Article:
Cigarettes in the Product Life Cycle

Only available on StudyMode
  • Download(s): 683
  • Published: May 7, 2006
Read full document
Text Preview
Cigarettes as a "product category" are in the mature stage of the product life

cycle. When referring to the product category, I am referring to the marketing territory

in which a particular manufacturer's product competes. For example, Marlboro, Camel,

and Winston compete in the cigarette product category. Most products we see every day

reside in the mature stage of the product life cycle. Marketers of cigarettes in the

mature stage use both advertising and sales promotion as a means to compete for market

share within the product category. Marketers focus on both preventing the loss

of market share to competitors and gaining market share from those same competitors. In

this stage, marketing does not serve to recruit new product category users, but rather to

allocate already existing users to brands within the category. All products in the mature

stage of the product life cycle experience entry of new consumers and exit of existing

consumers for reasons unrelated to company marketing activities.

American values are fundamental factors that shape much of the advertising in the

United States. Like companies in other industries, cigarette manufacturers often bring

into play American Values based on cultural norms that appeal to consumers. Cigarette

advertising images have broad appeal to adults, rather than having any distinctive appeal

to adolescents. In addition, cigarette manufacturers' use of image advertising is

consistent with the marketing of other products in the mature category and is targeted to

existing users of the product category.

There are significant and critical differences between advertising and price

promotions. While companies utilize mass media advertising to compete on the qualities

and characteristics of their particular brand of cigarettes, the use of price promotions

represents a fundamentally different marketing objective one specifically focused on and

limited to setting the brand's price. This strictly price based competition reaches only

those consumers who are already making purchases in the product category. In this

manner, price promotions are clearly linked to competition within a mature product

category, where competing cigarette manufacturers try to compete for consumers who are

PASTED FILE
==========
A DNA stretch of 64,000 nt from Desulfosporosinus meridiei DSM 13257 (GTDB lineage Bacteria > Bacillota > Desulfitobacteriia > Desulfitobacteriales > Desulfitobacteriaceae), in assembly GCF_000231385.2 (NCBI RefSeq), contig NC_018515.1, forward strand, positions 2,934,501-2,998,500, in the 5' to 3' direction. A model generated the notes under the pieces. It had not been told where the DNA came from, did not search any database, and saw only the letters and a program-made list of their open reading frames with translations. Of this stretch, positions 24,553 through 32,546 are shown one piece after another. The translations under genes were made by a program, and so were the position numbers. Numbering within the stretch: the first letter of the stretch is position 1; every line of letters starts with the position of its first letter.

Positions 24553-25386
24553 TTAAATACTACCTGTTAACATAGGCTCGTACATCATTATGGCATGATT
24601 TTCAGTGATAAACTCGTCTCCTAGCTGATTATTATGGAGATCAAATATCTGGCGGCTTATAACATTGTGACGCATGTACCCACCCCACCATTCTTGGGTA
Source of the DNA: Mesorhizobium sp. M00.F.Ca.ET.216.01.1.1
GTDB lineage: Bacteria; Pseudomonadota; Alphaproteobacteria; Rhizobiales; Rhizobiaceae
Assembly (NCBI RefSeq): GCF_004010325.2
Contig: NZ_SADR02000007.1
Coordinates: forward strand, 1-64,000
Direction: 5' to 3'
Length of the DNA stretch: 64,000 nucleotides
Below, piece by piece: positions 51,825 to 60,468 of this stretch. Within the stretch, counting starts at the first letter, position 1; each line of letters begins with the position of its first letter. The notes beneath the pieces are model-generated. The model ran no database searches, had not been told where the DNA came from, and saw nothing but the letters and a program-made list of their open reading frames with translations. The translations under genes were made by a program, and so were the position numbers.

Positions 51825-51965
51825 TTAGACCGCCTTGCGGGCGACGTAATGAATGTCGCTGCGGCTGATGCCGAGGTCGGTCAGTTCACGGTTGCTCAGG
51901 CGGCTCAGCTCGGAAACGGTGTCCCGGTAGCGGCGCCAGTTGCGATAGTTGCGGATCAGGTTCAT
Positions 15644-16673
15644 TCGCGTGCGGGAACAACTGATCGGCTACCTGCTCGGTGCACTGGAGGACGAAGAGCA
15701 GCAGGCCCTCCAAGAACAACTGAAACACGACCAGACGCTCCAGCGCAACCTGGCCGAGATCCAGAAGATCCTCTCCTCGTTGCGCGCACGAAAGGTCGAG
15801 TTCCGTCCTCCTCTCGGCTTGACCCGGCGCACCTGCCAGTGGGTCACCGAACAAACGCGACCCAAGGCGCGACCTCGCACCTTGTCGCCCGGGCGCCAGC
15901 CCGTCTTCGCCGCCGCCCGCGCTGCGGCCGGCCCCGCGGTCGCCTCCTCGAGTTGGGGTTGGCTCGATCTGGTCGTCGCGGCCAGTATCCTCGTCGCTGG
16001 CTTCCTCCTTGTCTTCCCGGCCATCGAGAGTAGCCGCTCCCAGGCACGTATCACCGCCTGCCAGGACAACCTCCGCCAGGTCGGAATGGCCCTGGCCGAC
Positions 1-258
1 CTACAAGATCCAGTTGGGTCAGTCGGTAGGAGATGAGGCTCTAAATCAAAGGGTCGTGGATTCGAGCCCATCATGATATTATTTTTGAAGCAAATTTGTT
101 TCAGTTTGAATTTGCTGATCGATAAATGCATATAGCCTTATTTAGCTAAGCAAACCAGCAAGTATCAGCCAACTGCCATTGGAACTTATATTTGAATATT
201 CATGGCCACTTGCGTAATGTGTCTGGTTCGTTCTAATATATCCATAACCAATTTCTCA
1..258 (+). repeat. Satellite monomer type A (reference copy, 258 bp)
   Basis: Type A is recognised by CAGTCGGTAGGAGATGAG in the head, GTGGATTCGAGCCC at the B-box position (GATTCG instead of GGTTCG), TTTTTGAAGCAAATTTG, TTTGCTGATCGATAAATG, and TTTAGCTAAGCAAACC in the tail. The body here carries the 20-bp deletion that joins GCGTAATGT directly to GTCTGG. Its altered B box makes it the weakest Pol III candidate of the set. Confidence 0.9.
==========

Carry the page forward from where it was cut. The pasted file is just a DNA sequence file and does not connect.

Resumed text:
part of a limited target audience. Price promotions may appear to cost more than

advertising, but the two cannot be compared easily because the cost of a price promotion

is dependent on the level at which the full retail price is set and the number of units sold

at the promotional price.

In the mature stage, sales in the overall product category may increase for a while,

but then level, becoming flat over time. Competition within the category becomes very

intense and the market leaders, which are Phillip Morris, Altria Group, BAT, and R J

Reynolds ("The Big Four"), survive while more marginal manufacturers drop out of the

market. Advertising at this stage is not concerned with educating the consumer, but

fighting for market share among consumers that already know what the product is for and

have chosen to enter the product category. "Advertising becomes less

informative and almost entirely image based as manufacturers protect and constantly

reinforce the equity of their brand. As distinguished from primary demand stimulation,

which takes place at the introductory stage, advertising in the mature stage of the product

life cycle is geared toward achieving selective demand stimulation, or demand for a

particular manufacturer's brand distinguished from the brands of competitors."

(Advertising & Integrated Brand Promotion 2003)

Cigarette advertising has three main brand related objectives. They are to

encourage brand loyalty by reminding the consumer what he or she likes about the brand,

encourage brand switching from a competitor's...
tracking img